Abdul the Spice Guy and Chile Class
We had a late morning start today so it allowed us all to sleep in a little and explore downtown Santa Fe a bit. The temperature was crisp but the sun burned bright to start warming up the day. The sky was clear and stunningly blue.
Our first stop was the Tesuque Pueblo Market, a market 15 minutes north of town that has vendors that sell everything from rugs, Native American jewelry, apples and art. We met up with Abdul, an Egyptian man who specialized in organic quality spices from both “East and West” to quote his philosophy. He loves a crowd and after a quick greeting, was immediately on, talking a million miles a minute to describe his wares. He carries a number of different red chile spices, from a hot Ancho powder from Hatch to a medium-hot red chile powder and a flake from Chimayo. I always come back for his green chile powder (also from Hatch) and his smoked chipotle and I ration them when I get home. He hand-assembles a layered “chef’s blend” with his many spices, made to your preferred heat level. It includes red and green chile powder, Mexican oregano, tumeric (!), Zataar, chile flakes, and smoked chipotle. We grabbed a quick lunch at the food vendors there and, laden with new cowboy boots, rug, and beads, we started the fifteen minute drive back to town for our chile cooking class at the Santa Fe Cooking School.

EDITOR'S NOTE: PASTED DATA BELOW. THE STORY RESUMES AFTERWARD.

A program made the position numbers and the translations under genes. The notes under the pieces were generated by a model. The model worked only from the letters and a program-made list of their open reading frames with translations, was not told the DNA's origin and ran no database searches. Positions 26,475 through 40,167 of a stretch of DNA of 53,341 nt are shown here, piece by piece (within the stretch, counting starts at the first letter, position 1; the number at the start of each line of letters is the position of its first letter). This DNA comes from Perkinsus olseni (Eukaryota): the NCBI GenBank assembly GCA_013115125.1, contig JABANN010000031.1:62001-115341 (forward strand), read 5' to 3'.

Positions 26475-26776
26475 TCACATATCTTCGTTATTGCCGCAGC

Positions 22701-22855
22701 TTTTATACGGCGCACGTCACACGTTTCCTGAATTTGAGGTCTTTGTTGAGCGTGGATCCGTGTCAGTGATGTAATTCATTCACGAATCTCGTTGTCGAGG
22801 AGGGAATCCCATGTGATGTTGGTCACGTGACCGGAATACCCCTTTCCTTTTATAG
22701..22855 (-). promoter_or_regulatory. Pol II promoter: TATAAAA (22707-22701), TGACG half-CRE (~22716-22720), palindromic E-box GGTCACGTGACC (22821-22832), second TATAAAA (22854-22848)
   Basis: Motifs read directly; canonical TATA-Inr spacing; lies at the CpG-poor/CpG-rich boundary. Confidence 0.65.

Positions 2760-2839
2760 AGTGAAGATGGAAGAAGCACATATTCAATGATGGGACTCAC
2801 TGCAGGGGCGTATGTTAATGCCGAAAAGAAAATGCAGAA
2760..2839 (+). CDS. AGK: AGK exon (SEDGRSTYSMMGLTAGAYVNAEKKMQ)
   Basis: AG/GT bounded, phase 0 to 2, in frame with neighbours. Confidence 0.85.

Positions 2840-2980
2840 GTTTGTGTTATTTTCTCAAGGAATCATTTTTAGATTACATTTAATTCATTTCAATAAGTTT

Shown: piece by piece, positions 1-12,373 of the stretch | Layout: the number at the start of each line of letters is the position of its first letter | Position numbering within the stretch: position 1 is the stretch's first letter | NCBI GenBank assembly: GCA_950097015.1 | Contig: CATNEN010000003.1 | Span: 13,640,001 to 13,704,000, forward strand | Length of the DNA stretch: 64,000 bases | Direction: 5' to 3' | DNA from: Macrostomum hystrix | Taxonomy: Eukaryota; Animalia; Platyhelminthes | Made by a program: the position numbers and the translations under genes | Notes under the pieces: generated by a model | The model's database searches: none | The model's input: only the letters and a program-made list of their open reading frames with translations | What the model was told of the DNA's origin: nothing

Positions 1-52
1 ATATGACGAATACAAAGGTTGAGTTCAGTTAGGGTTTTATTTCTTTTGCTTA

Rocky Durham, the entertaining and chatty culinary director of the Santa Fe Cooking School, taught our “Chile Amor!” class that day. I had met Rocky, a native New Mexican, on my last trip and was struck by his passion for local food in general, and New Mexican foods especially. He talked to us about the essential NM ingredients: corn, beans, peppers, squash, potato, tomatoes, chocolate, and vanilla; some of which are native and some were brought by the Spanish. (I bet you can guess which.) He showed us how to grind dry corn with a mocajete (a hefty morter and pestle), and make the masa, or corn flour, into tortillas. We got to press them ourselves and toast them on griddle or “plancha”. We also hand roasted the green chiles, in perfect season now, until the skins charred. We then steamed them in sealed plastic bags, which allowed us to scrape the tender skins off easily. WE did this with gloves on, however, so as not to scald our fingers. Although Rocky did it with his bare hands, of course. We also learned how to make both red and green chile sauce. The class concluded with local wine all around and each table got to nibble on fresh tortilla, local South Mountain goat cheese, and red and green chile sauce.